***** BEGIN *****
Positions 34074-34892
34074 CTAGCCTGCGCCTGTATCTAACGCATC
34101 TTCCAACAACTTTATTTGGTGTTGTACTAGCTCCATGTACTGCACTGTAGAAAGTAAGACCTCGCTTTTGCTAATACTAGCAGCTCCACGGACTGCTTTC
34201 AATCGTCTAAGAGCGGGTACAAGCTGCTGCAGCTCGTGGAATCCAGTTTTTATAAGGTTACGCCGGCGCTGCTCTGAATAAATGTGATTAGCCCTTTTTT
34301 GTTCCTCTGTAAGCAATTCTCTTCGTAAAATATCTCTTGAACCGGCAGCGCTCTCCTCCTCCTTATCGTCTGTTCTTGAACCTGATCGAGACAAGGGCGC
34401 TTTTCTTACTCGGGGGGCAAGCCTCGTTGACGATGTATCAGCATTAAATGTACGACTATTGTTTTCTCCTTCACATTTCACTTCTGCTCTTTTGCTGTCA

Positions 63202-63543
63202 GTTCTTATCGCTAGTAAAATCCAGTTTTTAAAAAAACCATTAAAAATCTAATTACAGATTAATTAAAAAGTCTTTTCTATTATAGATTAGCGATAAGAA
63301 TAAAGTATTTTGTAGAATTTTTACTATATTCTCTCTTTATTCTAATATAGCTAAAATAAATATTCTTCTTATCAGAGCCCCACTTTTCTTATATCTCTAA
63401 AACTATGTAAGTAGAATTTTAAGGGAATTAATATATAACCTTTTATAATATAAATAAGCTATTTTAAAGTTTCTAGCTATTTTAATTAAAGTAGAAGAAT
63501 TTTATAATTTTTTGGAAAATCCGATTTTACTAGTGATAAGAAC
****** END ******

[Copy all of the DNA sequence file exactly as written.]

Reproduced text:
Positions 34074-34892
34074 CTAGCCTGCGCCTGTATCTAACGCATC
34101 TTCCAACAACTTTATTTGGTGTTGTACTAGCTCCATGTACTGCACTGTAGAAAGTAAGACCTCGCTTTTGCTAATACTAGCAGCTCCACGGACTGCTTTC
34201 AATCGTCTAAGAGCGGGTACAAGCTGCTGCAGCTCGTGGAATCCAGTTTTTATAAGGTTACGCCGGCGCTGCTCTGAATAAATGTGATTAGCCCTTTTTT
34301 GTTCCTCTGTAAGCAATTCTCTTCGTAAAATATCTCTTGAACCGGCAGCGCTCTCCTCCTCCTTATCGTCTGTTCTTGAACCTGATCGAGACAAGGGCGC
34401 TTTTCTTACTCGGGGGGCAAGCCTCGTTGACGATGTATCAGCATTAAATGTACGACTATTGTTTTCTCCTTCACATTTCACTTCTGCTCTTTTGCTGTCA

Positions 63202-63543
63202 GTTCTTATCGCTAGTAAAATCCAGTTTTTAAAAAAACCATTAAAAATCTAATTACAGATTAATTAAAAAGTCTTTTCTATTATAGATTAGCGATAAGAA
63301 TAAAGTATTTTGTAGAATTTTTACTATATTCTCTCTTTATTCTAATATAGCTAAAATAAATATTCTTCTTATCAGAGCCCCACTTTTCTTATATCTCTAA
63401 AACTATGTAAGTAGAATTTTAAGGGAATTAATATATAACCTTTTATAATATAAATAAGCTATTTTAAAGTTTCTAGCTATTTTAATTAAAGTAGAAGAAT
63501 TTTATAATTTTTTGGAAAATCCGATTTTACTAGTGATAAGAAC